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My memories are so like that hat full of butterflies, some already deteriorating the moment they are collected, some breathed back to life now and again, for a brief moment, by the scent on a passing wind–the smell of an orange, perhaps, or a whiff of brown-sugar fudge–before drifting away, just out of my reach. How much of myself flits away with each of these tattered memories? How much of myself have I already lost? (Turtle Valley, p. 289)
Kat has returned with her disabled husband and young son to her family’s homestead in Turtle Valley, in British Columbia’s Shuswap-Thompson area. Fire is sweeping through the valley in a ruthless progression toward the farm and they have come to help her frail parents pack up their belongings. Kat’s mother, Beth, (the now elderly protagonist of Anderson-Dargatz’s first novel, the award-winning The Cure for Death by Lightning) is weighed down by her ailing husband, Gus, and by generations of accumulated detritus. But there is something else weighing her down, a secret she has guarded all her life. Kat is determined to get to its source before fire eats up all that is left of the family’s memories.
Kat has her own burdens. Her father is dying, and the family has chosen to keep him home as long as possible in defiance of the approaching flames. Beth is showing signs of early dementia. And her husband, Ezra, is a husk of his former self, stolen from her years ago by a stroke and now battling frightening mood swings and a trick memory. Once filled with passion and hope, their relationship has become more like that of nursemaid and invalid.
Now thrust into contact with her parents’ neighbour Jude, her lover before Ezra, Kat finds his strength attractive, as well as his ongoing passion for her. As she considers her choices in love, Kat discovers that her grandmother, Maud, to whom she bears an uncanny resemblance, was once faced with a similar dilemma when forced to choose between the capricious violence of her shell-shocked husband, John Weeks, and the rugged constancy of their neighbour Valentine Svensson. Leafing through Maud’s scrapbooks and long-hidden love letters, Kat begins to unravel the mystery of her grandfather’s disappearance in the mountains. She is to find that like most family secrets, this one is tangled amidst generations of grief.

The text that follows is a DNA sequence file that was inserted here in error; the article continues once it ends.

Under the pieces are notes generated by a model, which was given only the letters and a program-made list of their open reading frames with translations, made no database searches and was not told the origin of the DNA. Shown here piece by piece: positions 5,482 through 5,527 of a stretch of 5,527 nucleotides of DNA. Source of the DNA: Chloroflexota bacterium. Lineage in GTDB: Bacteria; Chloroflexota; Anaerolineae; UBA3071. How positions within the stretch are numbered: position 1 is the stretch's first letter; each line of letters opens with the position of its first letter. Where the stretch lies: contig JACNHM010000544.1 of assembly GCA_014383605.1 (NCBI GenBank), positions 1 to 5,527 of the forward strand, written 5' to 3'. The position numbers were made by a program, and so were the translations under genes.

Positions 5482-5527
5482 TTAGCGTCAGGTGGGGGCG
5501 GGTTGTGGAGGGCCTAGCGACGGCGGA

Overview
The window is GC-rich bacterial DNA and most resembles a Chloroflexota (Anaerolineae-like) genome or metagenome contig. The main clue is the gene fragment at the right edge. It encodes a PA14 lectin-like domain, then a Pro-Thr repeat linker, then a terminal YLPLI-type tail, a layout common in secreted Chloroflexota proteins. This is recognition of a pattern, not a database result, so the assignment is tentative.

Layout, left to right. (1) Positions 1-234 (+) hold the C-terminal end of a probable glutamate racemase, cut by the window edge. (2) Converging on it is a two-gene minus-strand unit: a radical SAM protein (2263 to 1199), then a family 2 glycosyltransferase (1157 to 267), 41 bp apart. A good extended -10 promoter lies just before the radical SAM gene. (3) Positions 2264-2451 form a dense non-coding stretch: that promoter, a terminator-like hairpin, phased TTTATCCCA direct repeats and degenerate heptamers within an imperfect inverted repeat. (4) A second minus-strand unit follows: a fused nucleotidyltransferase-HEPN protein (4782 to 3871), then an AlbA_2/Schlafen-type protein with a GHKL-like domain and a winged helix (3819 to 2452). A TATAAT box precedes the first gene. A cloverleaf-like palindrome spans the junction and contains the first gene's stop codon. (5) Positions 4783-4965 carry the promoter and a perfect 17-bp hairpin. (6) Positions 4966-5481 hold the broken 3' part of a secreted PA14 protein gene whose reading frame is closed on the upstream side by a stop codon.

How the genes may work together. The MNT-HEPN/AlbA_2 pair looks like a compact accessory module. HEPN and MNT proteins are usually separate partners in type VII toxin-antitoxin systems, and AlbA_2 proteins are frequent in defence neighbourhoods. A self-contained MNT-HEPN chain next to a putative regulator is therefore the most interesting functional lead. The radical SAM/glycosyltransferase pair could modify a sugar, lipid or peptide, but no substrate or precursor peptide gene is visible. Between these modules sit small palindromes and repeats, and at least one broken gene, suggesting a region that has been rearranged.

As sparks rain down upon them, Kat tries to hold her family together, soothing Ezra’s rages, comforting their son, Jeremy, tending to her mother’s fragile mental state and striving to keep her father at home and comfortable as he nears death. Masses of ladybugs swarm through the house and panicked birds smash windows. Shadowy ghosts flit in and out of the encroaching smoke. All around them the landscape burns and terrible choices must be made. What can be salvaged? What will survive after Turtle Valley has burned?
Turtle Valley is a novel of reconciliation and hope in the midst of terrible loss. Part ghost story, part mystery, part romance, the novel transcends these genres and carries its readers into new territories of forgiveness and acceptance of the difficult choices we all must make in finding our way through life and love.
From the Hardcover edition.
My father was hooked up to a heart monitor. I realized at that moment that I had rarely seen him without a shirt. I had never seen him swim, or go shirtless on a hot day as other men might. When he changed from the work clothes he wore around the farm into a clean shirt and pants for town, he did so behind the closed door of my parents’ bedroom. The skin on his chest and arms, kept from the sun all those years, was shockingly white and youthful, as if his elderly head, hands, and forearms had
with my name and I thought for a moment it was an old love letter: Kat. I wish I could make her grasp my story. A picture jumps into my skull in the day, or I dream it at night: a bird trapped in a glass box, thumping its wings against the sides. I’m that bird. I can glimpse where I need to go, but I can’t reach there. Something shadowy blocks me and I can’t grab why I can’t get out. I don’t have a long-ago because I can’t learn by heart what happened this morning. I have no tomorrow because I
when he came in the house, and he hated that, couldn’t stand it. He snatched the bear from me and threw it up into the partition, inside, to the space between the studs. On purpose. He meant it to stay there.” She handed the bear back to Jeremy. “I imagine it’s still there.” I thought of this little bear slumped between the studs of that old wall all those years, coated with dust and cobwebs, its belly a nursery to mice. “Watch over your treasures,” I said, aloud. “What was that?” said Mom. I
engulfed by fire, as the truck burst into flames, as our past burned away. 25. JEREMY AND I PICKED UP my mother at her apartment at Rotary Gardens and drove her out to Turtle Valley to say goodbye to the farm one last time. The remains of trees on the Ptarmigan Hills were charred sticks exposing the lay of the land underneath, but the rock of those mountains was still there, substantial, faithful; the mountains themselves hadn’t collapsed under the weight of the catastrophe, as I had
farm, we found my parents’ house distilled to three inches of ash in the basement. I salvaged a frying pan that was half melted; the metal base from one of my mother’s lamps; the burned-out frame of my childhood bicycle, left leaning against Valentine’s granary all those years before Jude bought the place. In the fallout of the fire, these objects became, for me, beloved treasures, links to a lost past, and even when I left Ezra and moved to my rented house in Salmon Arm, when I threw so much